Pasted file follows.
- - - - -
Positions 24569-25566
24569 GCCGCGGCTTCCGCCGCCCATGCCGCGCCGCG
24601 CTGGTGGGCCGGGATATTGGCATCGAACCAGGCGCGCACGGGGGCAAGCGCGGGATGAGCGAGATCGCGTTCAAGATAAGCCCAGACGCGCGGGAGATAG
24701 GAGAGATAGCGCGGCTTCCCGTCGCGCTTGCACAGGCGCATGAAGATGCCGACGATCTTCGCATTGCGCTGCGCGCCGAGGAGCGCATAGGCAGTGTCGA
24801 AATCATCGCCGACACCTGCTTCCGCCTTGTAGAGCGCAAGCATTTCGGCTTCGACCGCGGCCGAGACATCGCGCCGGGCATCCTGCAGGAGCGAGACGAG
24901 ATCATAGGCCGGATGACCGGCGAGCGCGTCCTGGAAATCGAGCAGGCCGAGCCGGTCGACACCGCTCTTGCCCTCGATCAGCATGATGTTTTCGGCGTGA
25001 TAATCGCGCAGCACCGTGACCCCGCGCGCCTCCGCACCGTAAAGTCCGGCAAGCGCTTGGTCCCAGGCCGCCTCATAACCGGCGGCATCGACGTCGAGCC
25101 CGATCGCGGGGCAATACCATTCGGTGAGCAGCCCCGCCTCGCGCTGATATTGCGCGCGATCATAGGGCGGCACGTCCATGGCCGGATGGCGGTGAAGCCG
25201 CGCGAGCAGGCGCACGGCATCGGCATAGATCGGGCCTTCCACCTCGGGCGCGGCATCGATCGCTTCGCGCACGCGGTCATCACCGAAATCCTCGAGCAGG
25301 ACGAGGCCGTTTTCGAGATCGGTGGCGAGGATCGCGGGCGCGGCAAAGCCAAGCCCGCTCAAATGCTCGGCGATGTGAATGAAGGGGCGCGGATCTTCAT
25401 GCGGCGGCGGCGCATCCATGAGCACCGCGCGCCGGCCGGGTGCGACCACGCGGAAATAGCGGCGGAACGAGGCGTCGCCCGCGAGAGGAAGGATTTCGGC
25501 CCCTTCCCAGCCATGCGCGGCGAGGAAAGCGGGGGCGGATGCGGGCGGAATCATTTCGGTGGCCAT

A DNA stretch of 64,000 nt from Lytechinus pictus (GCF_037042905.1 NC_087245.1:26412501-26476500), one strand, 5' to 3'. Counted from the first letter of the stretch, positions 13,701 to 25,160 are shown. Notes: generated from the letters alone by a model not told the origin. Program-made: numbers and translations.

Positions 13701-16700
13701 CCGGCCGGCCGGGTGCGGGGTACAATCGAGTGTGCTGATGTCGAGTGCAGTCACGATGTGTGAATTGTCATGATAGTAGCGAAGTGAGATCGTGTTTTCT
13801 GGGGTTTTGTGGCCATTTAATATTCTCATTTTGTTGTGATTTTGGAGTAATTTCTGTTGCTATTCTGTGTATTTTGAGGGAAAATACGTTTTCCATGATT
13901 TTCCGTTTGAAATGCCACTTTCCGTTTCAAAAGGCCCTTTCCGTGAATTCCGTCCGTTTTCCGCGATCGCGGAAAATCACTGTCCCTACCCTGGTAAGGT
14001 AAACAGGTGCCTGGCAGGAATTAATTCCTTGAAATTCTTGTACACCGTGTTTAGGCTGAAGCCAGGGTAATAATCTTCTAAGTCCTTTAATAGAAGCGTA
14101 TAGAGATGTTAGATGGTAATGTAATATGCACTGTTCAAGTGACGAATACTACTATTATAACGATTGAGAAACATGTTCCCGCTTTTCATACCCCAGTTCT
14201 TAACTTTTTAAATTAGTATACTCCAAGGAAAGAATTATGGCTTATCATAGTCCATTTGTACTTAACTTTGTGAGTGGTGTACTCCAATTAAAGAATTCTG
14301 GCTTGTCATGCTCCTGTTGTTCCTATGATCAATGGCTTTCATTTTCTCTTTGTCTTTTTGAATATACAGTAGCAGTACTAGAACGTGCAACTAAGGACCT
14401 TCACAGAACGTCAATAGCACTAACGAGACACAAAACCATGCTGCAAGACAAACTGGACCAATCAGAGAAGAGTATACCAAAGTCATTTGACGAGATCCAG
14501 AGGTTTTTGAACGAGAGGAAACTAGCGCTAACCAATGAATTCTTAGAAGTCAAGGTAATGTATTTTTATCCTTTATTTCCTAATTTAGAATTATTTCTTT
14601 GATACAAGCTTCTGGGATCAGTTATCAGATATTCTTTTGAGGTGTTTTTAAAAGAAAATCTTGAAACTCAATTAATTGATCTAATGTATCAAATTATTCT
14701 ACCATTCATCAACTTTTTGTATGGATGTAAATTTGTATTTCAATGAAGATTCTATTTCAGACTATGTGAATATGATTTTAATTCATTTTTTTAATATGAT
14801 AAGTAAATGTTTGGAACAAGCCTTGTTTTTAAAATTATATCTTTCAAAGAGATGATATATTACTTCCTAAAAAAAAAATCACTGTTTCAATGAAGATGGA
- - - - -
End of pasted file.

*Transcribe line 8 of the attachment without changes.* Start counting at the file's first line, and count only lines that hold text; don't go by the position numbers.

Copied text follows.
25101 CGATCGCGGGGCAATACCATTCGGTGAGCAGCCCCGCCTCGCGCTGATATTGCGCGCGATCATAGGGCGGCACGTCCATGGCCGGATGGCGGTGAAGCCG